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A review of the pathology and treatment of canine respiratory infections

Authors Vieson, Piñeyro, LeRoith T

Received 2 March 2012

Accepted for publication 3 May 2012

Published 27 June 2012 Volume 2012:3 Pages 25—39

DOI https://doi.org/10.2147/VMRR.S25021

Review by Single-blind

Peer reviewer comments 3


Miranda D Vieson,* Pablo Piñeyro,* Tanya LeRoith

Department of Biomedical Sciences and Pathobiology, Virginia-Maryland Regional College of Veterinary Medicine, Virginia Tech University, Blacksburg, VA, USA
*These authors contributed equally to this work

Abstract: Numerous infectious agents are responsible for causing primary or secondary respiratory disease in dogs. These agents can cause upper or lower respiratory infections commonly observed in veterinary practices. Clinical signs might vary from mild dyspnea, sneezing, and coughing to severe pneumonia with systemic manifestations. Depending on the etiologic agent, the gross and microscopic changes observed during these infections can be rather unspecific or have highly characteristic patterns. While histopathology and cytology are not always required for diagnosis of respiratory infections, they are often useful for establishing a definitive diagnosis and identifying specific etiologic agents. Research regarding epidemiology, pathogenesis, diagnostics, and clinical manifestations related to these infectious pathogens provides valuable information that has improved treatments and management of the diseases they cause. This review discusses the epidemiology, general clinical characteristics, and pathologic lesions for some of the important viral, bacterial, fungal, and parasitic etiologies of canine respiratory disease.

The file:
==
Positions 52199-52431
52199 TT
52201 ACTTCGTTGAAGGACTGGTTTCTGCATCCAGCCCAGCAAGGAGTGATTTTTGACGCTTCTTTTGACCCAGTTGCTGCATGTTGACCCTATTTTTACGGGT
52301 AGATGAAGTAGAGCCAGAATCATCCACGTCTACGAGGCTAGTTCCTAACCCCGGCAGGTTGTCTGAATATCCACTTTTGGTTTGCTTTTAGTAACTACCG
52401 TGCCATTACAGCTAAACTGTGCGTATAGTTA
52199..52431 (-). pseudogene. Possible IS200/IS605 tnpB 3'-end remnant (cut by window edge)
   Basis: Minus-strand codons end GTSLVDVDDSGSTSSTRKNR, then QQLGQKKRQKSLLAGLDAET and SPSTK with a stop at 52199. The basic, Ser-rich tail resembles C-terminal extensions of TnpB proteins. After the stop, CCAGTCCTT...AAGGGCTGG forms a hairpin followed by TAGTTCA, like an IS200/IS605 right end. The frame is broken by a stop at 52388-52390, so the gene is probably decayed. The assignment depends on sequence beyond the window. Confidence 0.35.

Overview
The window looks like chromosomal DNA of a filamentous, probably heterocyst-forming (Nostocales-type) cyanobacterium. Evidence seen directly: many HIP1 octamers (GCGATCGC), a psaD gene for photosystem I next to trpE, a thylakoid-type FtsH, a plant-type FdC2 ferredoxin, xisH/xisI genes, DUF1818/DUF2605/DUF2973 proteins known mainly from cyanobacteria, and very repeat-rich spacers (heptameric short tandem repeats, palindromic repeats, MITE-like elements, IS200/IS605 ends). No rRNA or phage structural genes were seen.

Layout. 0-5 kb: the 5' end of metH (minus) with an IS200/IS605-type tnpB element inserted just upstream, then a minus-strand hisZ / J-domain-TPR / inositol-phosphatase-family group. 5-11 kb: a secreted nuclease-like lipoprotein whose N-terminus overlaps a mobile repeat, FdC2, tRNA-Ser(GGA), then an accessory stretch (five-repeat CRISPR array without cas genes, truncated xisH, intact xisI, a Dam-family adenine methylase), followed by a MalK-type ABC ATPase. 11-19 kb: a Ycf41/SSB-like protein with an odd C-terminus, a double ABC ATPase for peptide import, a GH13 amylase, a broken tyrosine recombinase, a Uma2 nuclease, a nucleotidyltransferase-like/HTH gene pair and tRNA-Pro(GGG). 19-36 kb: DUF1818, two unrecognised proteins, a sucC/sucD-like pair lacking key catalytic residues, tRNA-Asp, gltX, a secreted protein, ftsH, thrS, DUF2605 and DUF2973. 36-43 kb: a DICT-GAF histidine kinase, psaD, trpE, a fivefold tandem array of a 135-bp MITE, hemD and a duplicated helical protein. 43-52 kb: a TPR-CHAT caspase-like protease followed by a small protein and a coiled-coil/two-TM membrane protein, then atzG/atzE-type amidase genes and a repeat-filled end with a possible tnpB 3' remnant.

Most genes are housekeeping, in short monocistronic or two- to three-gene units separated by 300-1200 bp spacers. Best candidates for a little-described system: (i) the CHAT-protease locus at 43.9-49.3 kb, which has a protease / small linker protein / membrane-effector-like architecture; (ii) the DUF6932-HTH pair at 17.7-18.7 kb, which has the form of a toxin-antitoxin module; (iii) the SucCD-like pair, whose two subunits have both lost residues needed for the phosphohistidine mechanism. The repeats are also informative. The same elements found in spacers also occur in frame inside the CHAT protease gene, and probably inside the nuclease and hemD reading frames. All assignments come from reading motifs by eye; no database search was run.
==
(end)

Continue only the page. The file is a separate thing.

Keywords: bacterial, fungal, parasitic, pneumonia, rhinitis, tracheobronchitis, viral

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